I wonder how welcome Jesus really is in our lives?
Let us celebrate the welcome that we, like the shepherds and the wise men, are offered by God. Let us extend that welcome to others, like Mary and Joseph, who are in need of a fuller embrace. And let us return that welcome to God, who we see revealed in Christ, so that we may receive all of him in all of us. Not just because it is Christmas, but because Christmas reminds us how important welcome is.
Jesus in the Dirt and the Mess
At our Carols by Candlelight service, we were graced with two beautiful performances, including a lullaby sung by Mary to Jesus. How beautiful to imagine the night silent except for the sound of Mary’s lullaby. The whole world pausing to hear her song of love, sung to love come down to earth and laying in her arms. If there was such a moment, I doubt it lasted long, but I am sure that it endured in Mary’s memory as well as in our carols.
I remember the night my own son was born, the noise of my screams and the notes of his cry, but also a moment of pure stillness, when it seemed that even my own heartbeat had stopped, caught short by the beauty of this new life. That is among the most precious of my memories, as I’m sure it was for Mary too.
Because in so many ways this birth was like any other. The same pain and blood. The same wonder and beauty. The same moment of silence between mother’s scream and baby’s cry. And yet in so many other ways, this birth was like none before and none since. For this baby was Emmanuel. God with us. The creator of the universe taking on the flesh of his dearest creation.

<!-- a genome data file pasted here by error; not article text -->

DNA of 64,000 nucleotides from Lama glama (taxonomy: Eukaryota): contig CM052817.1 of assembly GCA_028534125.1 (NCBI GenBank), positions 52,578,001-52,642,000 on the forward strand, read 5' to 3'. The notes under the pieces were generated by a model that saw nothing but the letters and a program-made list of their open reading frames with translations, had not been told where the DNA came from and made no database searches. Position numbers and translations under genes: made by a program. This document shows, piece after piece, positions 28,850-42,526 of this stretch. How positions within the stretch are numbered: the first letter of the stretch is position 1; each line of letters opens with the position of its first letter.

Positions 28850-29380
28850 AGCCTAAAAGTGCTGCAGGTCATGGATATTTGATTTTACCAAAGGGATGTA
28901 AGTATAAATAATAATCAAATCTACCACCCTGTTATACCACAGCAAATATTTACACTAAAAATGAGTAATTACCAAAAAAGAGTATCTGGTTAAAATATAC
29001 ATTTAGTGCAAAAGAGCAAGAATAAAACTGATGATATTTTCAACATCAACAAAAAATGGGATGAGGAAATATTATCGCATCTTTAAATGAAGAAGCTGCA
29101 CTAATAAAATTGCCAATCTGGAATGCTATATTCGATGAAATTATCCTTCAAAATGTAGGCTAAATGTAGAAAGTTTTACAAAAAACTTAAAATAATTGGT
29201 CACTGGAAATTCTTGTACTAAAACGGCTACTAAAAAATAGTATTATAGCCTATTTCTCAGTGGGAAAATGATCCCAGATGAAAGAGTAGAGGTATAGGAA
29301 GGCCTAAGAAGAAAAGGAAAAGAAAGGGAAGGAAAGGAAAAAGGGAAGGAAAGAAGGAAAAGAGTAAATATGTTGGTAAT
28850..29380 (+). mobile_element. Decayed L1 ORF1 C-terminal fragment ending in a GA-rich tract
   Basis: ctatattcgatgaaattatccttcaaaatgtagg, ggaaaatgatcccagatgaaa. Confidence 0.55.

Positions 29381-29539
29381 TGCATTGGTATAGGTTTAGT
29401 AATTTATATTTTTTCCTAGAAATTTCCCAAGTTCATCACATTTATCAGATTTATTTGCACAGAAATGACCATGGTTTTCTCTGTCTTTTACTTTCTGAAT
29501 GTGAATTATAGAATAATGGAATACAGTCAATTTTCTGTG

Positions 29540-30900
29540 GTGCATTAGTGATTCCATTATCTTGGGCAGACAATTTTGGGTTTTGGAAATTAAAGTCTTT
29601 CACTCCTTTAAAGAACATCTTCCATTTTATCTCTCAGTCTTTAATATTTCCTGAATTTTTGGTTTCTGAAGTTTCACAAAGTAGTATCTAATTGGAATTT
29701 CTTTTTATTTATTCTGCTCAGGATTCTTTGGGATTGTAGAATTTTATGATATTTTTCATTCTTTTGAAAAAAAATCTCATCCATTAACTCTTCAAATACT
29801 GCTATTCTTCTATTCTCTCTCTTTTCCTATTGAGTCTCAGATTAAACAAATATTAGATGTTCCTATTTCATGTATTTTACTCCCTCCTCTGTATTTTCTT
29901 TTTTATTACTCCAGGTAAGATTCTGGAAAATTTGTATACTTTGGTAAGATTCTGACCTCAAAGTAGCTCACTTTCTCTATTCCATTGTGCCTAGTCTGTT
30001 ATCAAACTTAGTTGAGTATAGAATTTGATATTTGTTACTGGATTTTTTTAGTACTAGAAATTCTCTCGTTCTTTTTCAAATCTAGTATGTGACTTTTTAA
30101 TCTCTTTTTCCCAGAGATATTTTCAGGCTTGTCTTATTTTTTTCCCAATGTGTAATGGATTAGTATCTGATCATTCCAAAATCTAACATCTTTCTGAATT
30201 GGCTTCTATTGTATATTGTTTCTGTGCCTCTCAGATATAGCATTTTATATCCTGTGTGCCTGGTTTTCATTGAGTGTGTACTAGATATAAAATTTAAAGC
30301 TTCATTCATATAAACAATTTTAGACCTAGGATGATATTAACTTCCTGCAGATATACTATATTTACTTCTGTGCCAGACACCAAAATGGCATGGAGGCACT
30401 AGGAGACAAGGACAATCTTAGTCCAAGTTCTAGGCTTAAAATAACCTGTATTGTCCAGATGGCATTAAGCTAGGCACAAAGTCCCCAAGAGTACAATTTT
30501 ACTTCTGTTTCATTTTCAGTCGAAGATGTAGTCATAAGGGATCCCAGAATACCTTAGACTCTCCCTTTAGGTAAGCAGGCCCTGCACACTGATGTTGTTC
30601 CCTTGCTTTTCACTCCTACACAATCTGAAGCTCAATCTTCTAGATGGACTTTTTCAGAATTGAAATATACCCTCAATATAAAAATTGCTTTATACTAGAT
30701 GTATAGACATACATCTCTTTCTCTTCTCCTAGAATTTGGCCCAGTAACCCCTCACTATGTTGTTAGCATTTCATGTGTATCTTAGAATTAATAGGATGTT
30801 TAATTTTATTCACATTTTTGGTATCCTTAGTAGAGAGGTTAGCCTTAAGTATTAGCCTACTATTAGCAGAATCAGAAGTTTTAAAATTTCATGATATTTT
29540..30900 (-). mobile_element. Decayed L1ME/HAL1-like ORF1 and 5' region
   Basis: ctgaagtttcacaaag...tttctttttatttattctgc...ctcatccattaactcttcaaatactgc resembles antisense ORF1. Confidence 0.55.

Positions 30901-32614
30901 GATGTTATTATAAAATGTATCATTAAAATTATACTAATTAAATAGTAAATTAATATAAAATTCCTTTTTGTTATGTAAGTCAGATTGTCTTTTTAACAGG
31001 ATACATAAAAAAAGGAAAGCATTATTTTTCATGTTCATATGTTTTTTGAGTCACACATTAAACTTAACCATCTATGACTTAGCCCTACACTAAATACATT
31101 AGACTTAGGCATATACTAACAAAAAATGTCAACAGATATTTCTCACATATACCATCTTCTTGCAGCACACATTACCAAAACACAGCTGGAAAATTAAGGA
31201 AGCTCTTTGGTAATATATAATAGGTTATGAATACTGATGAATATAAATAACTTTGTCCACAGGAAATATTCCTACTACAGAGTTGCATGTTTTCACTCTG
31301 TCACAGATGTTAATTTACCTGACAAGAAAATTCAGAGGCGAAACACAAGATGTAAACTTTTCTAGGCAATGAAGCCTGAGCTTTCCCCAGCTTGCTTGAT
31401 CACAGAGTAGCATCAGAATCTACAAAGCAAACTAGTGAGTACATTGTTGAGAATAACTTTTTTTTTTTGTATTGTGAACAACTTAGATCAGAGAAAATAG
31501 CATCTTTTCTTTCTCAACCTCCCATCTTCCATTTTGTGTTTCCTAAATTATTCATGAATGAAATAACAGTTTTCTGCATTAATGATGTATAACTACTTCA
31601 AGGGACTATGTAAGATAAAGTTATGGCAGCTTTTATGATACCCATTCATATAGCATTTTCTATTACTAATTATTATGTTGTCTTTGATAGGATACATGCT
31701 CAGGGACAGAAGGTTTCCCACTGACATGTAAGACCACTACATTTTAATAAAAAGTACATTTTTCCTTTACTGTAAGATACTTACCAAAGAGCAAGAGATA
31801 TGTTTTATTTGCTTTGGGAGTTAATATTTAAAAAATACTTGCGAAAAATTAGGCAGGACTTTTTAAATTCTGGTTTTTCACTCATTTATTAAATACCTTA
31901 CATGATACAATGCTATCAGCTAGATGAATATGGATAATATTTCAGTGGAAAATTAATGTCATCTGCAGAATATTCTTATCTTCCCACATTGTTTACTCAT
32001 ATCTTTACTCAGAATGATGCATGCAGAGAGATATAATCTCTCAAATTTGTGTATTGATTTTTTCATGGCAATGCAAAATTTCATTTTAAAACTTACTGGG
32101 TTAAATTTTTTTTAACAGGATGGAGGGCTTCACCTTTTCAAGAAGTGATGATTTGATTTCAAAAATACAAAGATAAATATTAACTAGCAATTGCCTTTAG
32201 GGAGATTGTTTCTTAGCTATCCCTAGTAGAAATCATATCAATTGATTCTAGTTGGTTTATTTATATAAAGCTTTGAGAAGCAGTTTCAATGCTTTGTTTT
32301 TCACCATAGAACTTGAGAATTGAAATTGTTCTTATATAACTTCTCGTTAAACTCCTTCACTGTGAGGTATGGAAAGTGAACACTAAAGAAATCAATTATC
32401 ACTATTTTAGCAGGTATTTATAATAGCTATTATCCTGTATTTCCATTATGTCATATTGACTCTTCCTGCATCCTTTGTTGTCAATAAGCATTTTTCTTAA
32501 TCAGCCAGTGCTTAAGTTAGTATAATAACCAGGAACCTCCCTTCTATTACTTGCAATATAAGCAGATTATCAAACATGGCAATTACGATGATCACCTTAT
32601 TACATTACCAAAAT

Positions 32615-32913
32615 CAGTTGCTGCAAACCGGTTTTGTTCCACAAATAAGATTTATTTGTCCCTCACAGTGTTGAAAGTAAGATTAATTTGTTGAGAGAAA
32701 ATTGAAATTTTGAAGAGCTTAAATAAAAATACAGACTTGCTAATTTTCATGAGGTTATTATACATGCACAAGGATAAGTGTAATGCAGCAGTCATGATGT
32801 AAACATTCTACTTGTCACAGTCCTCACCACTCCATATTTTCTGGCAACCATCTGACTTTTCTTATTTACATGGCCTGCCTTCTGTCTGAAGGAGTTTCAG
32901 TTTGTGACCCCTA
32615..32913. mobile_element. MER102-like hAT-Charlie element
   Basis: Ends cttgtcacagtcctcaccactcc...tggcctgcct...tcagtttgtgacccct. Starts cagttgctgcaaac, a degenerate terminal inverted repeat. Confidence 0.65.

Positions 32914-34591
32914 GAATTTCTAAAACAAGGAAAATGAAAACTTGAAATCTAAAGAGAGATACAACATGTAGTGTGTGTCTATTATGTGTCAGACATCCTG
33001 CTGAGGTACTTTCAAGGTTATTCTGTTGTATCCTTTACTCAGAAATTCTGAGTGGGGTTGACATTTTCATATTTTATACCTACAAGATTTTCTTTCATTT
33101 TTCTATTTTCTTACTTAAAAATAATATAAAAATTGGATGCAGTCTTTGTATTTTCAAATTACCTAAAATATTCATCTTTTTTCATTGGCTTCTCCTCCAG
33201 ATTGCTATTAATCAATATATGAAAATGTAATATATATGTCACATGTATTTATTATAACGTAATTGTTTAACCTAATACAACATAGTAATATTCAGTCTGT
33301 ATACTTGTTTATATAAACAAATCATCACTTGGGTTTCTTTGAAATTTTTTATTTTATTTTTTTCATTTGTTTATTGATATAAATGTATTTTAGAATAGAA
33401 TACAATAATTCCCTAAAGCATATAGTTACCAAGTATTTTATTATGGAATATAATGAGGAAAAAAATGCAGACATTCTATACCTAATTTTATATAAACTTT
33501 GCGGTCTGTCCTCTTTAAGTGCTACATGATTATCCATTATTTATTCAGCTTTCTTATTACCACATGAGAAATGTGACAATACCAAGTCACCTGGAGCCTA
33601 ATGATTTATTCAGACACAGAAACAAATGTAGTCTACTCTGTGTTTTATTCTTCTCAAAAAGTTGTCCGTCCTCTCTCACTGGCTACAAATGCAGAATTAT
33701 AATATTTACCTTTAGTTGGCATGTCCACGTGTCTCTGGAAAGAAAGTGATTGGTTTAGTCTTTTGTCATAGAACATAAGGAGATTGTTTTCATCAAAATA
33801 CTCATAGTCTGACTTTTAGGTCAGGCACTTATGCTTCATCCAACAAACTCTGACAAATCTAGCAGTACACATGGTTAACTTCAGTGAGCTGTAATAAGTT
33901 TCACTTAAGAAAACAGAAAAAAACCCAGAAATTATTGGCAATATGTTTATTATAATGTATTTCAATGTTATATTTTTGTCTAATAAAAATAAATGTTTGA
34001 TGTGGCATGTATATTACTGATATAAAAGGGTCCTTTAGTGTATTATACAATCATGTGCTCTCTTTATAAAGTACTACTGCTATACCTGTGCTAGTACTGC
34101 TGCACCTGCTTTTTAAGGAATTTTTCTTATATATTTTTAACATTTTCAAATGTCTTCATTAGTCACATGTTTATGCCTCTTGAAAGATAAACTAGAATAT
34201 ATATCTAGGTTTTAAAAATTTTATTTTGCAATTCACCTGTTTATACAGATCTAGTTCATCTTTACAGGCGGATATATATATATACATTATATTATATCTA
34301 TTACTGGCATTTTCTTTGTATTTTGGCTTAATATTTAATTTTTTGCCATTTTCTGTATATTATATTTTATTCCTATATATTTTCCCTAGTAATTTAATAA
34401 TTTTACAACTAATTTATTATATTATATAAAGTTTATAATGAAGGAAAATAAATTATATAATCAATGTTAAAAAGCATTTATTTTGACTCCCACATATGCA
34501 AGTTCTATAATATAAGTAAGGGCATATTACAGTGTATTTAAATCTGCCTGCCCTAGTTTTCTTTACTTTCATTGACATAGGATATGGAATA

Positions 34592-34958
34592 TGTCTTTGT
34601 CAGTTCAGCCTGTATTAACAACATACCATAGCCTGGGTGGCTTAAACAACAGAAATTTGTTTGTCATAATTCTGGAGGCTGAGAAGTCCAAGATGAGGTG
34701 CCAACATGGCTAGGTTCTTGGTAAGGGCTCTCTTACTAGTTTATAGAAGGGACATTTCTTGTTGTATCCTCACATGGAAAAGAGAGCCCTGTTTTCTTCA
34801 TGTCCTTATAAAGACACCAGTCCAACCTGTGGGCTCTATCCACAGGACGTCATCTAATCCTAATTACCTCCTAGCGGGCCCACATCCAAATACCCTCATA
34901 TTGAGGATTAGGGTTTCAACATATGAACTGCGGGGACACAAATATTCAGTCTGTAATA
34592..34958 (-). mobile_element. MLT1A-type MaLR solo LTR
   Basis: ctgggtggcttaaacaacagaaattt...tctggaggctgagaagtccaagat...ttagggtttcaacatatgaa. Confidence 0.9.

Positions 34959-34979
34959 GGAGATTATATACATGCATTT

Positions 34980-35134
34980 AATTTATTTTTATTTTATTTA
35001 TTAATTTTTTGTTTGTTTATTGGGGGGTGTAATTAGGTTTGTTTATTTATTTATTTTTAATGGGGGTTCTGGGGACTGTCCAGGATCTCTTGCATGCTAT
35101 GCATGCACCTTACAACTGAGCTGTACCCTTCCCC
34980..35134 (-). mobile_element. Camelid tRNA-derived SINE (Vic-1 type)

It is one of the great mysteries at the heart of the Christian faith, that God should dwell among us, so that we might know him better. So that he might teach us how to live in right relationship with him and with one another. So that he might suffer and return from death to show us that nothing is stronger than his love for us and all things can be made new.
But why come like this, with all the powerlessness of a child, to all the confusion of a family living in an occupied land and soon to be exiles, in all of the vulnerability of a borrowed crib? It was no accident, of that I am certain. God made no mistake that holy night. He was sending a message about who and where he is.
For just as he was born into the dirt and the mess of a feeding trough, a bed generously given and gratefully received, but still not the cleanest or most comfortable of resting places, so he is in the dirt and the mess of our broken and hurting lives. The Christmas story tells us that God is not absent from our suffering. He enters into it so that he may sit with us in the mess and walk with us through the dirt.